But according to Rawla Hamid al-Obeidi, a member of the Arab Committee on the Provincial Council, the Kurdish forces cannot return. “They caused many problems here. They were tied to the Kurdish parties and working to further their interests. We are against those kinds of forces.” Yet the Shiite and Sunni volunteers with the Hashed al-Shabi militias are connected to political parties in more or less the same way.

Al-Obeidi states that, since the situation is now stable and safe, all Kurds are welcome to return. It is just a rumour that those who voted in favour of Kurdish independence are not welcome, she says. Still, the fact that the Kurds imposed both their referendum and the Kurdish flag on the people of Kirkuk is “a big problem for us. The Kurdish flag should only fly in those places where the Kurds rule.”

The Kurds saw the flying of their flag to be within their rights; after all they had taken control of the city after chasing ISIS away. But Al-Obeidi brands it as “imposing their vision on the city. They used their majority to push things through. Which is bullying – we are supposed to pass laws by agreement.”

While the Kurds complain about Arabization, the Arabs accuse them of Kurdification. Now that Kurdish rule has ended, Al-Obeidi is working on taking the Peshmerga to court over the destruction of Arab villages in the battle against ISIS. Human Rights organizations have reported that dozens of villages in the Kirkuk province were razed and flattened and its inhabitants expelled. While the Peshmerga branded them ISIS-villages, the operation was seen as a move by the Kurds to take over disputed areas. 

Some 82 villages were destroyed, says Al-Obeidi, and over 22 000 people were displaced and made homeless. “The Peshmerga trespassed on the rights of the Arab people living there.” She wants to bring the matter to the international courts, so those responsible will be punished, and she mounted a campaign to help the villagers to go back home.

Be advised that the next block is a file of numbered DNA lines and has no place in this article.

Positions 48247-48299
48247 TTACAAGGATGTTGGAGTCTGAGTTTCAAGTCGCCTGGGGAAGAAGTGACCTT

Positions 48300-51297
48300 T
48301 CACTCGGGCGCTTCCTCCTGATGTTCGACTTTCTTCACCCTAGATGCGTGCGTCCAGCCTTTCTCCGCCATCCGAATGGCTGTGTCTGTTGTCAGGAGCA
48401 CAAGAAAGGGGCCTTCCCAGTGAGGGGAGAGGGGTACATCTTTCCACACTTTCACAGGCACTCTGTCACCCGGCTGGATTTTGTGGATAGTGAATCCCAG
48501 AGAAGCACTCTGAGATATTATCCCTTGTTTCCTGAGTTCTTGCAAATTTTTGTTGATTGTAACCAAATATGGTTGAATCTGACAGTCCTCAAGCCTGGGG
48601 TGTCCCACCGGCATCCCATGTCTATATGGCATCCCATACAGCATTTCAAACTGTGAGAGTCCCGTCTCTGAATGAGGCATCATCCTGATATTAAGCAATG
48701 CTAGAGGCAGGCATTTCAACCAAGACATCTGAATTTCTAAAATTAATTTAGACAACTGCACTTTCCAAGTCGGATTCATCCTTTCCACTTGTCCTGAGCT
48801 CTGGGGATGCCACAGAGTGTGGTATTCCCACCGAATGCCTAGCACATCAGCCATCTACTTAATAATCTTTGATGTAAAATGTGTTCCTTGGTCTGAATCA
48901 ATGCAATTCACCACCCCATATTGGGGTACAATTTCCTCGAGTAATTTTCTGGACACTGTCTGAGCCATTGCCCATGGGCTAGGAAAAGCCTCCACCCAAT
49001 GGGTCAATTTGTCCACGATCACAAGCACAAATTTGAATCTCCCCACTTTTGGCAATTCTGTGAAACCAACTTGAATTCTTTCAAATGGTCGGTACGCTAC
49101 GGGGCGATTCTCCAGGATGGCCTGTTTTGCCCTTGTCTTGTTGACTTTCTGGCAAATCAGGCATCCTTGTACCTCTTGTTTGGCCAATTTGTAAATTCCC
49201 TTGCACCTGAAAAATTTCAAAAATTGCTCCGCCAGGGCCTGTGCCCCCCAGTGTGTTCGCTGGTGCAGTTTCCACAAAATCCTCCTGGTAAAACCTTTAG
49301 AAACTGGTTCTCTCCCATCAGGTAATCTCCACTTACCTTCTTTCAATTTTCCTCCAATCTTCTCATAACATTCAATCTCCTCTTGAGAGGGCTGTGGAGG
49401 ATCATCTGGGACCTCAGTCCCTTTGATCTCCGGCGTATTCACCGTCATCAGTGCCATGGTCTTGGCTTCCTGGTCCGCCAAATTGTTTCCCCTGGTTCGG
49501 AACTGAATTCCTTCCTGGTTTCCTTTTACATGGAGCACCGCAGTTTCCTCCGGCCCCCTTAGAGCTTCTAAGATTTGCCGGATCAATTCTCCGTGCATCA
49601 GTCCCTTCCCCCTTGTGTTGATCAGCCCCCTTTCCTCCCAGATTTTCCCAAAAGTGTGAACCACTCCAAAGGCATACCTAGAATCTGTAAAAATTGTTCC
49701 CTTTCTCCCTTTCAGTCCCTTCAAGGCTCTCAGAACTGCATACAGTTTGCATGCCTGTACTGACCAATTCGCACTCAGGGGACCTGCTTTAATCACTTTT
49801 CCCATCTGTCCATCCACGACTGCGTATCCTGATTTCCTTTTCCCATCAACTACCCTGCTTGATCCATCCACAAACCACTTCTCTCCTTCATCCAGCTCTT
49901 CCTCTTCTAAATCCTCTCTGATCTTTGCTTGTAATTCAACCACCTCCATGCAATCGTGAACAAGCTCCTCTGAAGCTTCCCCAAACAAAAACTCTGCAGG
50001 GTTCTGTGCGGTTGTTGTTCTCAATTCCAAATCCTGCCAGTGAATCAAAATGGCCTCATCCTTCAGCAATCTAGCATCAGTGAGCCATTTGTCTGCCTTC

Both Arab and Turkmen members of the Provincial Council state that the situation is better than before, but that opinion is not shared outside the Council compound. “You do not know who to trust,” says the freelance Turkmen journalist Omar Hilali. “Before, people feared the Kurds. Now anyone can pick you up.” 

And Hilali was himself picked up and forced by Iraqi security forces to sign a document stating that he had no links to the Kurdish media. “But many of my friends are Kurdish journalists! Now I dare not even pick up the phone when they call me.” The same thing has happened to NGO workers, he says. “In the thirteen years I have worked as a journalist, I have never felt like this before.”

The first weeks after the takeover saw many revenge attacks. And because many people have bought arms, citizens are wary of what will happen next. The first signs of future violence are already there: following the looting and destruction of thousands of Kurdish homes after their owners fled the nearby Turkmen-Kurdish town of Touz Khurmatu, a Kurdish resistance group has been formed to fight the Shiite militias controlling the area.

Hilali fears for the fragile relations between the different groups in Kirkuk. “Before, we thought the ties between the different components were strong. Now we know they could break under the slightest pressure.”

Awad Amin agrees that the problems between the groups have been aggravated. “The different groups are moving further and further apart.” That goes for politics as well – the Provincial Council cannot meet since the Arabs and Turkmen are boycotting its Kurdish members.

The Council seems to be following the example set by Baghdad, which continues to refuse appeals from Erbil to improve the situation through direct dialogue. For Amin, there is a strong connection. “Normalization can only happen after Erbil and Baghdad have entered into direct negotiations. Our problems can only be solved at the highest level.”

This story was published in Al-Monitor in January 2018